Online fandom communities as networked counterpublics: LGBTQ+ youths’ perceptions of representation and community climate
McInroy, L. B., Zapcic, I., & Beer, O. W. J.
Online fandom communities (OFCs) provide lesbian, gay, bisexual, transgender, queer, and other sexual and/or gender minority (LGBTQ+) youth opportunities to access community-generated LGBTQ+ representations—contrasting mass media’s continued deficiencies in depiction of LGBTQ+ people and communities. This study sought to better understand LGBTQ+ adolescents’ and young adults’ (age 14–29) perceptions of OFCs regarding LGBTQ+ representation and community climate. Qualitative content analysis was employed to analyze open-ended survey questions from respondents in the United States and Canada (n = 3665). Three primary themes emerged: (1) LGBTQ+ mass media narratives remained insufficient but were improving; (2) counternarratives produced within OFCs were even better; however, (3) the climate of OFCs created challenges and limitations, including to the quantity and quality of depictions of diverse LGBTQ+ identities. Findings indicate OFCs may take on simultaneous qualities of networked publics and counterpublics, allowing youth opportunities to contest LGBTQ+ mass media depictions and problematic representations within OFCs.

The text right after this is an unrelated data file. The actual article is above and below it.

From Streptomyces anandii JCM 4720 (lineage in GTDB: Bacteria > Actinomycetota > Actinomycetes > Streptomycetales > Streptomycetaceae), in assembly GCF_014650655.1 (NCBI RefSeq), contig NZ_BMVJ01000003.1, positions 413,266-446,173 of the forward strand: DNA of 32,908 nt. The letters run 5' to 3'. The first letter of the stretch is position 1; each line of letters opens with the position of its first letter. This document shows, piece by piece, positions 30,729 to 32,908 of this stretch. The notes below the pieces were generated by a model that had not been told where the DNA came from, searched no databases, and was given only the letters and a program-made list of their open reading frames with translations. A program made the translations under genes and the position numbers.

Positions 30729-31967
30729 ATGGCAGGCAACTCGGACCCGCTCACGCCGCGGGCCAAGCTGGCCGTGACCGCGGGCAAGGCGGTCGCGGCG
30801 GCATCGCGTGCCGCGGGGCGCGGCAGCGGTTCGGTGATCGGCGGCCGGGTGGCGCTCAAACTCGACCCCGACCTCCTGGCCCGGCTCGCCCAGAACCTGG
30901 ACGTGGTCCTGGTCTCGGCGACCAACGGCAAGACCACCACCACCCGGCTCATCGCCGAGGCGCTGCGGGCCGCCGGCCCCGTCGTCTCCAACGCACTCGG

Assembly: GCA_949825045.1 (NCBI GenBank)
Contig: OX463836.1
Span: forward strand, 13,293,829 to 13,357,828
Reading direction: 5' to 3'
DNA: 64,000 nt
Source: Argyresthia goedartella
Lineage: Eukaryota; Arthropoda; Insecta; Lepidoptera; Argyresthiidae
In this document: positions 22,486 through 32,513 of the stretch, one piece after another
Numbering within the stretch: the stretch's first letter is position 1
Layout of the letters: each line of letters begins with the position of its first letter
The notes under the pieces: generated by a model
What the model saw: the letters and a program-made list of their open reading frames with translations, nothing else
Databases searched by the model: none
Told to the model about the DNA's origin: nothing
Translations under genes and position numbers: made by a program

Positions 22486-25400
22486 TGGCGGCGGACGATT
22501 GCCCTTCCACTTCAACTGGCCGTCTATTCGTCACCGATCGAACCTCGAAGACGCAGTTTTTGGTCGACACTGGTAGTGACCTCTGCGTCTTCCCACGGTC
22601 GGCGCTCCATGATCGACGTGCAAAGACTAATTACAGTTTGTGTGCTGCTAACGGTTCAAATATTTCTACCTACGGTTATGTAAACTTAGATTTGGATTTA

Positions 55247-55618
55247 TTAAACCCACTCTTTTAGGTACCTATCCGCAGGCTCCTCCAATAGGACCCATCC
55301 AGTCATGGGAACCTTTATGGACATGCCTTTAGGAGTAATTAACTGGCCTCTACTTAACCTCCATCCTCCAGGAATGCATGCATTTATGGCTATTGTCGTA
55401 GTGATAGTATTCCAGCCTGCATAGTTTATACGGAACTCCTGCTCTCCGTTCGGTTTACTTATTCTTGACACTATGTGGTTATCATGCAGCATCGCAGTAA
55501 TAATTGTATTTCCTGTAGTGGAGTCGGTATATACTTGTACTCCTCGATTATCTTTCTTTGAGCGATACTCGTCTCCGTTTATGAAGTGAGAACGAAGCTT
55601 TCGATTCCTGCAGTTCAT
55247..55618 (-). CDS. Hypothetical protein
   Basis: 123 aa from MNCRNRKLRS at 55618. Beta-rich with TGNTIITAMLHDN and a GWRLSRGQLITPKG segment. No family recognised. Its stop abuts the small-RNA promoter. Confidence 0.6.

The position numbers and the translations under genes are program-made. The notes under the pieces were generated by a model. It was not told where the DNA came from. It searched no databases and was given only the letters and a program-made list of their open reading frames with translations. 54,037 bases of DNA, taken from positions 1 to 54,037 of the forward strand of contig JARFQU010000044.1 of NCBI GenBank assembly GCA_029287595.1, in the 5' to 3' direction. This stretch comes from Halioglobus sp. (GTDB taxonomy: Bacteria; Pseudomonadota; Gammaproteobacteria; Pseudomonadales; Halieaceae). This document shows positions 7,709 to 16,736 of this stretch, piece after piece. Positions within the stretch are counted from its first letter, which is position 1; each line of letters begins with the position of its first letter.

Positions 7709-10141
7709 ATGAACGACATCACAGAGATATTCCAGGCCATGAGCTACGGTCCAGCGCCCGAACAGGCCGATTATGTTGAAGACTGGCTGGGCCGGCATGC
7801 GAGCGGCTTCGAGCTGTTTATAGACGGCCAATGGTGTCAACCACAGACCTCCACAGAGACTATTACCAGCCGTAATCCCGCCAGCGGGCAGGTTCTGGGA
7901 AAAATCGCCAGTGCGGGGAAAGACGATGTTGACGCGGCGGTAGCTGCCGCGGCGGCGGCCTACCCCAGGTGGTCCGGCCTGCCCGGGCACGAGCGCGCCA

McInroy, L. B., Zapcic, I., & Beer, O. W. J. (2021). Online fandom communities as networked counterpublics: LGBTQ+ youths’ perceptions of representation and community climate. Convergence: The International Journal of Research into New Media Technologies. https://doi.org/10.1177/13548565211032377